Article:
MABDA Report 25.10.10

MABDA Report


World Interfaith Harmony Week

On September 23rd 2010, King Abdullah II of Jordan proposed a World Interfaith Harmony Week to the UN General Assembly. On October 20th 2010, Prince Ghazi bin Muhammad of Jordan – the Personal Envoy and Special Advisor of the King – presented the proposal before the UN General Assembly in Geneva, where it was adopted unanimously. The first week of February, every year, is now designated as the ‘World Interfaith Harmony Week’.

The idea behind the World Interfaith Harmony Week is for the promotion of Interfaith awareness among students and religious congregations the world over. Based on the ground-breaking ‘A Common Word Initiative’ – founded and authored by Prince Ghazi – the Week will harness the idea that the ‘Love of God, or the Good, and love of Neighbor’ are ideals that people of all religions can come to agree on.

The consensus over this laudable initiative comes as a timely expression of peace and respect among the world’s religions, in an age often rife with religious tension and, sadly, mistrust, dislike and hatred” as Prince Ghazi put it in his speech before the UN which you can read in full, here.

Looking closely at the motivations behind this initiative, it is almost impossible for any cynic to reject it or belittle it, because it can act as a solid immunity against future interreligious clashes, which often result from ignorance and a lack of communication between different groups. The resolution does not state it will somehow magically erase strife and conflict from the world, but it does offer a tangible hope that if an interreligious clash were to happen in the future, then those that have engaged in an Interfaith Harmony week will be less likely to “relapse into parochial fear and mistrust, and will be more likely to resist the winds of popular demagoguery“. Indeed, the far-sighted vision for this initiative may just finally culminate in a world-wide partnership against fear, ignorance and hatred from a common spiritual basis that excludes no one, nor forces anyone to participate. If only for all the lives lost due to interreligious strife over the centuries, the World Interfaith Harmony Week is – in the very least – a week to mark down in the calendar.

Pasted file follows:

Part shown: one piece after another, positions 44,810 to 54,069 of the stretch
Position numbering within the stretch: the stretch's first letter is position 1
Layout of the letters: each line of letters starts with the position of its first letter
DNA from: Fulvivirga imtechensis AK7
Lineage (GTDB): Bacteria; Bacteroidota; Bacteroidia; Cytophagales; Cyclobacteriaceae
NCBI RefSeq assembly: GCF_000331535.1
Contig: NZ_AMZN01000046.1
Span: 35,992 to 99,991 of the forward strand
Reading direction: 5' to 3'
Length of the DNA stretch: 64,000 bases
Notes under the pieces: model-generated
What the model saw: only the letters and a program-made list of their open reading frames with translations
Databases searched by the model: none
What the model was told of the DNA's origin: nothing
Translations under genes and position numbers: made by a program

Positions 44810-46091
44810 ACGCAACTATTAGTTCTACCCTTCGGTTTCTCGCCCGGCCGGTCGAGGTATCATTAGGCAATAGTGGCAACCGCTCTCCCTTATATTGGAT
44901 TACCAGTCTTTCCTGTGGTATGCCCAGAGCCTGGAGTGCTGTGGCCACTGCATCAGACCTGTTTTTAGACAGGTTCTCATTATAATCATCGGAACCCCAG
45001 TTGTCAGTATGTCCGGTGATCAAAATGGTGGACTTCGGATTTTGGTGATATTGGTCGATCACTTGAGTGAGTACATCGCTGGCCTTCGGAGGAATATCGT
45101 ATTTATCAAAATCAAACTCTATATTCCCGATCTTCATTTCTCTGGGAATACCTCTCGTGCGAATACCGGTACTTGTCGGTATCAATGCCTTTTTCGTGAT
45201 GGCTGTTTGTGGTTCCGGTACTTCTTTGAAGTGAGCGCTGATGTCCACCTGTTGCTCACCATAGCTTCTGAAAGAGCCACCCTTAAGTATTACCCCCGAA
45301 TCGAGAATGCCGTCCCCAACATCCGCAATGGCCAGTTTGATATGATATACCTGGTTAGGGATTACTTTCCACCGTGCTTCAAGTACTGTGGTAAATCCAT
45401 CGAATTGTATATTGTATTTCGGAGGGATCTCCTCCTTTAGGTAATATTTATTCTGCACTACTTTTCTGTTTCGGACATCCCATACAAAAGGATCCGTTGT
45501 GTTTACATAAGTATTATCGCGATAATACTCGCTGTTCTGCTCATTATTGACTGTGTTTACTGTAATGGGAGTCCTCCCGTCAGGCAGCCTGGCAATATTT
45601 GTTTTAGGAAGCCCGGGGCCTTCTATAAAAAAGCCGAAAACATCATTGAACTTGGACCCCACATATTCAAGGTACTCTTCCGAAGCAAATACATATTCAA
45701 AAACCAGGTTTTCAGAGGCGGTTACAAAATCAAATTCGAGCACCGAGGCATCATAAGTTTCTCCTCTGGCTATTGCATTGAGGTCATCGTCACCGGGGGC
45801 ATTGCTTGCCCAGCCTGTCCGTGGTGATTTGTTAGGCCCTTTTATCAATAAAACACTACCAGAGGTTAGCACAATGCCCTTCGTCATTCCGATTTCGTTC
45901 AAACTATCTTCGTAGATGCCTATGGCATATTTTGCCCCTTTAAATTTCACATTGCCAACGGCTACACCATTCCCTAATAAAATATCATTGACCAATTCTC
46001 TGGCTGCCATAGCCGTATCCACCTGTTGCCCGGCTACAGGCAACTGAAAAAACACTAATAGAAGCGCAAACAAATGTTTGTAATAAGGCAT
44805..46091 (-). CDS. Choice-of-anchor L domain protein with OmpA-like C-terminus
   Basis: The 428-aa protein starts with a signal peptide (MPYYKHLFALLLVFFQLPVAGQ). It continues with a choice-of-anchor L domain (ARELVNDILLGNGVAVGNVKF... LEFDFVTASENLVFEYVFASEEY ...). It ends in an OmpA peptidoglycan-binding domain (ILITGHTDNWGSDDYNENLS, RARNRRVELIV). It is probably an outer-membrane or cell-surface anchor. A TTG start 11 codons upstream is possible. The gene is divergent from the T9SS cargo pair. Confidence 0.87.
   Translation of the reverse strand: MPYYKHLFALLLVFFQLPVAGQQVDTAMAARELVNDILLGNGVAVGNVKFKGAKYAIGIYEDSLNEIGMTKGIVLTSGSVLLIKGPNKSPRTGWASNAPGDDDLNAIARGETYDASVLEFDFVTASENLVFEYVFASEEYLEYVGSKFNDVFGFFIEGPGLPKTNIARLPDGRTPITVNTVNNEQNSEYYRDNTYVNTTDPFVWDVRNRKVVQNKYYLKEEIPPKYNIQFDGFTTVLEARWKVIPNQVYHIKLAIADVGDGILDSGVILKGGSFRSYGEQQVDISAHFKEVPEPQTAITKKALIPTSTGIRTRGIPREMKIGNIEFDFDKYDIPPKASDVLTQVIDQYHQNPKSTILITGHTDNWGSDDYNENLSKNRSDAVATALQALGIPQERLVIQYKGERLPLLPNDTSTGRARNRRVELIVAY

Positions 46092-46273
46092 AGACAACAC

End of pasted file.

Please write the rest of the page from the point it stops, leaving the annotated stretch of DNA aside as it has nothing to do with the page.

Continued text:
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Tracking Islamophobia

Yet another disappointing expression of public bigotry and mistrust against Muslims, where a long-time news analyst on the popular American NPR (National Public Radio) Juan Williams has been fired over remarks he made on the hardliner O’Reilly show:

Look, Bill, I’m not a bigot. You know the kind of books I’ve written about the civil rights movement in this country. But when I get on the plane, I got to tell you, if I see people who are in Muslim garb and I think, you know, they are identifying themselves first and foremost as Muslims, I get worried. I get nervous.”

“When someone begins with the weak disclaimer that he is “not a bigot,” you can probably bet the farm that he is about to say something pretty bigoted.” – says Arslan Iftikhar, who supports NPR’s decision to fire Williams, in his latest piece on CNN on the matter.

NPR made no accusation of hate speech or discrimination towards Williams, but rather fired him over making remarks that are merely “inconsistent with our editorial standards and practices.”

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Sikhs are not Muslims!

On his upcoming trip to India, President Obama may reportedly skip a visit to the largest Sikh place of worship, the Golden Temple, apparently to avoid covering his head and being confused as “a Muslim”. This comes in light of a recent poll that found that 20% of Americans still believe that Obama, a Christian, is actually Muslim.

If true, this step would be a setback to US-Islamic relations, where not only would it be offensive to the Sikh community, but only goes to signify the words Muslim Americans have pleaded him to proclaim: “no, I’m not Muslim, but so what if I were?”

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{jcomments on}Farah El-Sharif